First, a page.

MARIANO RAJOY wants to complete his full four-year term at the head of the Spanish government.
He avoided a third general election in the interests of stability, he says in self-sacrificing tones. Rajoy’s huge overall majority has shrivelled into a minority government obliged to negotiate on all sides, so why do it when a third election would have theoretically benefited him?
The PSOE is split after sensibly allowing Rajoy to govern. Podemos is equally riven by personality clashes amongst its founders. Ciudanos does better in opinion polls than elections and is quietly merging into the background.
Rajoy believes he has them all in a cleft stick as another general election could harm them more than it would hurt him. This, he hopes will prevent them from opposing new legislation or eviscerating his Education, Labour and Public Safety laws.
If the situation gets out of control the threat of another election should keep them all in line. Shrewd Galician thinking, or whistling in the dark?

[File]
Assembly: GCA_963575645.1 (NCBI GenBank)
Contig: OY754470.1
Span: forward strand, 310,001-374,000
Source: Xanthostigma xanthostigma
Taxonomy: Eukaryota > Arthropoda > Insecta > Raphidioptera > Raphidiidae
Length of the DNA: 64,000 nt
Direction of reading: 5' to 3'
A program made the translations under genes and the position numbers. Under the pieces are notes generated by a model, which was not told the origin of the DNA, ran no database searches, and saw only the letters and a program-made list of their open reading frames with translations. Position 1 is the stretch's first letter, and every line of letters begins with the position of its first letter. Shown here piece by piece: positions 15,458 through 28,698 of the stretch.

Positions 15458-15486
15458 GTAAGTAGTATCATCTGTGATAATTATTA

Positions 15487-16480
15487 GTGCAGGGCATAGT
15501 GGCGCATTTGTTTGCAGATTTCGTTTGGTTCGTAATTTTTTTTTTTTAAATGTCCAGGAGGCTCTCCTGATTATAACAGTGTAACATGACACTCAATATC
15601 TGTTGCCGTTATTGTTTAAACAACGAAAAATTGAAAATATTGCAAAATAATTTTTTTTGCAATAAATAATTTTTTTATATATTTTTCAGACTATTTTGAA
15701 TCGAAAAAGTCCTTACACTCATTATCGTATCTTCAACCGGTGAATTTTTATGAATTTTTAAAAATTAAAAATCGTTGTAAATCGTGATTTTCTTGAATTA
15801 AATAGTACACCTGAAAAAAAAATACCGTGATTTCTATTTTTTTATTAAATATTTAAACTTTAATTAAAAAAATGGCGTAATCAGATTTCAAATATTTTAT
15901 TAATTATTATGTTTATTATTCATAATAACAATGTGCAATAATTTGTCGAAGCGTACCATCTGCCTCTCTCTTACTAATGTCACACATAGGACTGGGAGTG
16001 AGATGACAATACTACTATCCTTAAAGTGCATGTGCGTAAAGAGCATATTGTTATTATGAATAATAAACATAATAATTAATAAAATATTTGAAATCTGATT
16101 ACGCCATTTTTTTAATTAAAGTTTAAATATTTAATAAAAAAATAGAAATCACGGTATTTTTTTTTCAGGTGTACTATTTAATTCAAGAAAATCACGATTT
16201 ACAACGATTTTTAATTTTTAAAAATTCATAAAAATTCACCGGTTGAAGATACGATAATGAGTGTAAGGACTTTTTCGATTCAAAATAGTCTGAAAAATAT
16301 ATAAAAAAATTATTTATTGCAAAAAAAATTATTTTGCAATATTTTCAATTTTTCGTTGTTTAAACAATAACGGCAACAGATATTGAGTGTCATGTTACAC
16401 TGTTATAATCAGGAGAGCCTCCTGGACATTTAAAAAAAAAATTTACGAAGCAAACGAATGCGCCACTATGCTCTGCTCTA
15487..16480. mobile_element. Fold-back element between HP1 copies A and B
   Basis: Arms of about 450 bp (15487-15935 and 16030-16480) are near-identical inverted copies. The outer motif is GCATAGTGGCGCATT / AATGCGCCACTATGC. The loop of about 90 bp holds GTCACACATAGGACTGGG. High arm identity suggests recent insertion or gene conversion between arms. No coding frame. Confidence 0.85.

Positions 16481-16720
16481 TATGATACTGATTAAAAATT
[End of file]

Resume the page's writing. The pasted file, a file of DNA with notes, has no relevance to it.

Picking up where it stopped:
REFORMING the Constitution will not solve the Catalan problem, Mariano Rajoy maintains. He is right for the wrong reasons because what needs reforming is Spanish thinking on nationalism. Equating this with separatism adds fuel to the Catalan fire which is why Rajoy’s treatment of the problem over the last five years is tipping the balance in the wrong secessionist direction.
THERE have been moves in the past to raze or rename Franco’s Triumph Arch and now the Compromis party wants it to be demolished. Few Madrileños or visitors associate it with the late dictator and fewer understand its Latin inscriptions. If older Spaniards learned to live with their past, why can’t young politicians?
Minor weapon of destruction
THE PSOE told Rajoy that whether he lasts the entire four years depends entirely on him.
The party now led by a management committee knows it does not have a Rajoy-type cleft stick but the socialists still have a minor weapon in their depleted armoury.
If Rajoy throws his rattle out of the pram and dissolves parliament in the near future, the non-thinking voting public is unlikely to pay much attention to his motives. Many would believe he had intended to do this all along and he, not the PSOE or other parties, could pay for that at the polling station.